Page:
I realize that this is Slashdot and the centre of gravity for discussion is technology but I really think that storms at sea, fire, mislabeled volatile cargo and other more mundane issues are more likely to affect ships great and small than cyber attacks.
It's tempting to dismiss this as him being wrong by orders of magnitude and then talking down our noses at him by assuming we need to explain what an order of magnitude is, or that he's adopting this stance for transparent political reasons, but let's assume for the moment that he's telling the truth. What would he have to know for that statement to be true?
Have you all forgotten the Snowden revelations yet? How it became known that the US grabbed cell phone encryption standards before the ink was dry on them, how they tapped the lines between Google data centres. If the operational tools for creating for encryption are compromised or at least weakened, it may well be that they have visibility into source code in a lot of industries as well as communications, which is as good *if not better*.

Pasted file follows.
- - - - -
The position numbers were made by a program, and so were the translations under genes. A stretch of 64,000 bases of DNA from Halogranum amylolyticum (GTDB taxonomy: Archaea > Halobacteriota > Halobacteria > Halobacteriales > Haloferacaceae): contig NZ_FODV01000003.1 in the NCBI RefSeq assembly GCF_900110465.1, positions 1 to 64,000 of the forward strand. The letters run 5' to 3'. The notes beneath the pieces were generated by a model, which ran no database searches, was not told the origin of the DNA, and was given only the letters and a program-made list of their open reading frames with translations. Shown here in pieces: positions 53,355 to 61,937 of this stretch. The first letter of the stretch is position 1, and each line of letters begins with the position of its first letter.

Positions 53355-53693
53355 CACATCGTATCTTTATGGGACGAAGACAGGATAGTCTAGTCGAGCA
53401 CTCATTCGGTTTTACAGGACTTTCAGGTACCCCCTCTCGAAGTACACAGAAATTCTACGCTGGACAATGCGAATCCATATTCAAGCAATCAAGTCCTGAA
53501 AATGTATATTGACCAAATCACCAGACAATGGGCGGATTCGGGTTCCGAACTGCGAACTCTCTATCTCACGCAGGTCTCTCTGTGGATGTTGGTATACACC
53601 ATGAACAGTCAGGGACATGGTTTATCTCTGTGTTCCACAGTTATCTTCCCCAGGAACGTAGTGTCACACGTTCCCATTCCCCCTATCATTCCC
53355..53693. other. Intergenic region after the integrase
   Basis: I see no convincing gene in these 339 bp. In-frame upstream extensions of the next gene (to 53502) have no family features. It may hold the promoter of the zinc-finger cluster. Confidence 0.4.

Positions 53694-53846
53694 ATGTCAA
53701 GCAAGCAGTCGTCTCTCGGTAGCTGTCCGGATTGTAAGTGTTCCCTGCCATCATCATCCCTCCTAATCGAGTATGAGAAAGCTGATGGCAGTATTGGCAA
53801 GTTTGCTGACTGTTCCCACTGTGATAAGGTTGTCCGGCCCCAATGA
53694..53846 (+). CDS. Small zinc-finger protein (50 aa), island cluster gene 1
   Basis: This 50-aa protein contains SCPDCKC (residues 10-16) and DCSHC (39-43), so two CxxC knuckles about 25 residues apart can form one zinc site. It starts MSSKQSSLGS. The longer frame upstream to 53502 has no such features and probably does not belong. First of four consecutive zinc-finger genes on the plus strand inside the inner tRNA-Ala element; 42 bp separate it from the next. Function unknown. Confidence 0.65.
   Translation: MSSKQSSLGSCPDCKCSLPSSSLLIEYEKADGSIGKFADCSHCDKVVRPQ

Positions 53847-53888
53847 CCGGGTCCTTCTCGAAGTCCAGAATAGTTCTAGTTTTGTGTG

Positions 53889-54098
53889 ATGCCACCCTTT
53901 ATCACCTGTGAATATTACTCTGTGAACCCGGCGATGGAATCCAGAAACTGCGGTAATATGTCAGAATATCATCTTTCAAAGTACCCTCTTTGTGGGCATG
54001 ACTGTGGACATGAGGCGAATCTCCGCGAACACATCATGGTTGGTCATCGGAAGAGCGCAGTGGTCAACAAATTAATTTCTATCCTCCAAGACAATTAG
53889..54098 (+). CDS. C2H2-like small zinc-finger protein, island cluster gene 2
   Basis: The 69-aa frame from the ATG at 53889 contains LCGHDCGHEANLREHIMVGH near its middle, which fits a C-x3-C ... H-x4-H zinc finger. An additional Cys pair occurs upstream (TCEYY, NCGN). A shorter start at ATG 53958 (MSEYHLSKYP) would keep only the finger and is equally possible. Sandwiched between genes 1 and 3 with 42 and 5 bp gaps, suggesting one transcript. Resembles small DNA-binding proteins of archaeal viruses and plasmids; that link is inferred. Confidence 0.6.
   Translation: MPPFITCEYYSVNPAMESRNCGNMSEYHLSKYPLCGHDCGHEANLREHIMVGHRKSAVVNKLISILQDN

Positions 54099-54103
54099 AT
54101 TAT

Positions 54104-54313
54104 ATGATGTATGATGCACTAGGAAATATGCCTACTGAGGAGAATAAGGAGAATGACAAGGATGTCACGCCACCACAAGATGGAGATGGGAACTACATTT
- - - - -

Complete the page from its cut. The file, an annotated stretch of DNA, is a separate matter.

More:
>The moment you invent a replicator, money becomes worthless
Not so. Money is at the bottom of all equations and that becomes the fundamental currency evaluation.
In addition to using a random string generator (easy enough to find on-line), add accented characters.
Gosh I hope I cancelled my account before then.
The FBI/DoJ will force the technology industry to move outside of the United States if their request is granted. Moreover, the US government will be on the hook when Apple says 'you owe us an eleven-figure settlement for the loss of our operating system'.
Yes, I'm kidding.
Done and dusted.
How often must this be said?
Security is NOT optional and yes, you need to pay for it continually and it doesn't have uniform predictable levels of effort.
"Catch a wave and you're sitting on top of the world." - The Beach Boys